He was a curious 23-year-old in a bustling train station somewhere in China, at the height of its busiest season, Chinese New Year. He and his two friends didn’t have tickets, but it didn’t matter.
“It was wonderful,” Prime Minister Justin Trudeau said this week in Beijing as he recalled his first adult excursion to the country. He’d been to China before, of course — as a child, with his father visiting on official political business — but this trip was different.
“The landscapes I got to see, the discovery of myself through travelling through China was extraordinary for me.”
Trudeau referenced the formative influence of his backpacking experiences in China repeatedly this week as he tried to sell the merits of doubling the number of Chinese tourists next year. With his pursuit of free trade, it is one part of a major plan to deepen relations with the economically ascendant People’s Republic, the country Pierre Trudeau established relations with the year before he was born.
The attempt to create a tourism boon comes amid concern over a more malevolent form of cross-cultural influence — a deliberate and unprecedented effort by Chinese President Xi Jinping to project the power of his country in ways that some say amounts to international political meddling.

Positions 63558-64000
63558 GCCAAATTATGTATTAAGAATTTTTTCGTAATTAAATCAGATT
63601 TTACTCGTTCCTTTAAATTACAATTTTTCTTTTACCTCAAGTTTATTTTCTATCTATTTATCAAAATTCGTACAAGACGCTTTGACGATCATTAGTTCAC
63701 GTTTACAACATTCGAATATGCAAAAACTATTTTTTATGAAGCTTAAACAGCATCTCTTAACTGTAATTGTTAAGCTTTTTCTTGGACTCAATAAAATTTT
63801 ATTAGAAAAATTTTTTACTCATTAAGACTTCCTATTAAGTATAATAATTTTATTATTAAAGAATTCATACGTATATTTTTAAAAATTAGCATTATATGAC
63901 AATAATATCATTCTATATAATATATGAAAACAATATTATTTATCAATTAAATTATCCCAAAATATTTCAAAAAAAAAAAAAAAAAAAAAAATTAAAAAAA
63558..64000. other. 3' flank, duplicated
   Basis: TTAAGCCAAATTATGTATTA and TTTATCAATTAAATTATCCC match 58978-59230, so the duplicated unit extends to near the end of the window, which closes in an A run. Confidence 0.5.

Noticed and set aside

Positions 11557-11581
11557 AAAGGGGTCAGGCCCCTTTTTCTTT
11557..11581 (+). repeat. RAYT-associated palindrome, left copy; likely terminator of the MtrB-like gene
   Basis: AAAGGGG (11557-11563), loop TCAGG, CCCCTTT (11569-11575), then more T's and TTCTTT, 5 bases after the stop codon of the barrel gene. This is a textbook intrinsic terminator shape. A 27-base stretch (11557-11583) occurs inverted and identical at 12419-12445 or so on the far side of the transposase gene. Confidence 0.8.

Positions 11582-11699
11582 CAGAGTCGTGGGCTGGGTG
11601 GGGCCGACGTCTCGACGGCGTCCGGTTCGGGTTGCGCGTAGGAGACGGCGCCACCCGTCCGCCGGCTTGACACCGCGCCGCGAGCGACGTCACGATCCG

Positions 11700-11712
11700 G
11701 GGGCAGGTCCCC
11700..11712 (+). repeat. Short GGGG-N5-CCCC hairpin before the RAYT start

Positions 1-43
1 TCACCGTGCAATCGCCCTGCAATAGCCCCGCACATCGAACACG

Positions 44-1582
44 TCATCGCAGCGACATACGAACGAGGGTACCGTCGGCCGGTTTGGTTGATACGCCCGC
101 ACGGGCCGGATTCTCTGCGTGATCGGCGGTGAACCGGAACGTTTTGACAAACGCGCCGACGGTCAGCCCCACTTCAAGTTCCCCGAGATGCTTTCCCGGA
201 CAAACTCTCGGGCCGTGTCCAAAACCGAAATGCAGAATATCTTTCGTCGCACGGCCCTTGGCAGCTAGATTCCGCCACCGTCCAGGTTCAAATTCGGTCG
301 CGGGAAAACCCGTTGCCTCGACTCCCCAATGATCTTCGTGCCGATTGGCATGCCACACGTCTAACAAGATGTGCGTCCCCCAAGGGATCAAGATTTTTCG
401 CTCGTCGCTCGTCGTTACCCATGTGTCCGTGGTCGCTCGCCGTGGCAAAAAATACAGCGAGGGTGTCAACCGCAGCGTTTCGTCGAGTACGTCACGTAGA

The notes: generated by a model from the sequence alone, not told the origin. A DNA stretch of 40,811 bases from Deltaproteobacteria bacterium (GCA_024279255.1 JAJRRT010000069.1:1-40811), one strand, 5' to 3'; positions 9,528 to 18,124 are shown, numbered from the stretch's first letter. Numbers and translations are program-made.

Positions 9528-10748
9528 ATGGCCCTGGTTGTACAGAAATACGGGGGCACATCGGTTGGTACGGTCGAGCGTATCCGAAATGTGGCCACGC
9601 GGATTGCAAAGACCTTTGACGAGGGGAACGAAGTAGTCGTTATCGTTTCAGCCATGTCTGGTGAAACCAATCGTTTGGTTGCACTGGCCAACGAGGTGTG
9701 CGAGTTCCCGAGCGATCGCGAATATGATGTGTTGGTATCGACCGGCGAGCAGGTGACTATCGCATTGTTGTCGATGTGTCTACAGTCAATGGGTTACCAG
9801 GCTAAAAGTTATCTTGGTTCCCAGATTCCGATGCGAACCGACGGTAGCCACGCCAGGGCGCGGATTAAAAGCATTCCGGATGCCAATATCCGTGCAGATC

“China does have a strategy for influencing public opinion and political opinion in other countries on issues that are important to China,” said David Mulroney, a former Canadian ambassador to China and a senior national security adviser.
Under Xi, China has undertaken a co-ordinated campaign known as the “united front” to influence events in foreign countries, including Canada, said Mulroney.
That includes mobilizing Chinese students and tapping the diaspora in Canada. During past visits by Chinese leaders to Ottawa, the Chinese embassy has bussed in students from Kingston and Montreal to counter the inevitable demonstrations against the Chinese government, he said.
The protests are commonplace, ranging from the treatment of religious minorities in Tibet to allegations of organ harvesting.
“The Chinese communist successfully links patriotism to support for the party and the government,” Mulroney said. Chinese students often bristle at reading criticism about their country when abroad and feel embattled, so it can drive them to be “super patriots.”
It has similarities to what Canada does in the United States by reaching out to Congress, business leaders and others to sell the merits of NAFTA — with one key difference.
“We do that above board, we do that publicly. Where China differs is its willingness to use diaspora groups, people who have an economic stake in China to work behind the scenes,” Mulroney said.
“That’s a form of interference in Canadian affairs.”
This article continues at [National Observer] Watch China’s efforts to influence as Canada pursues trade, says former envoy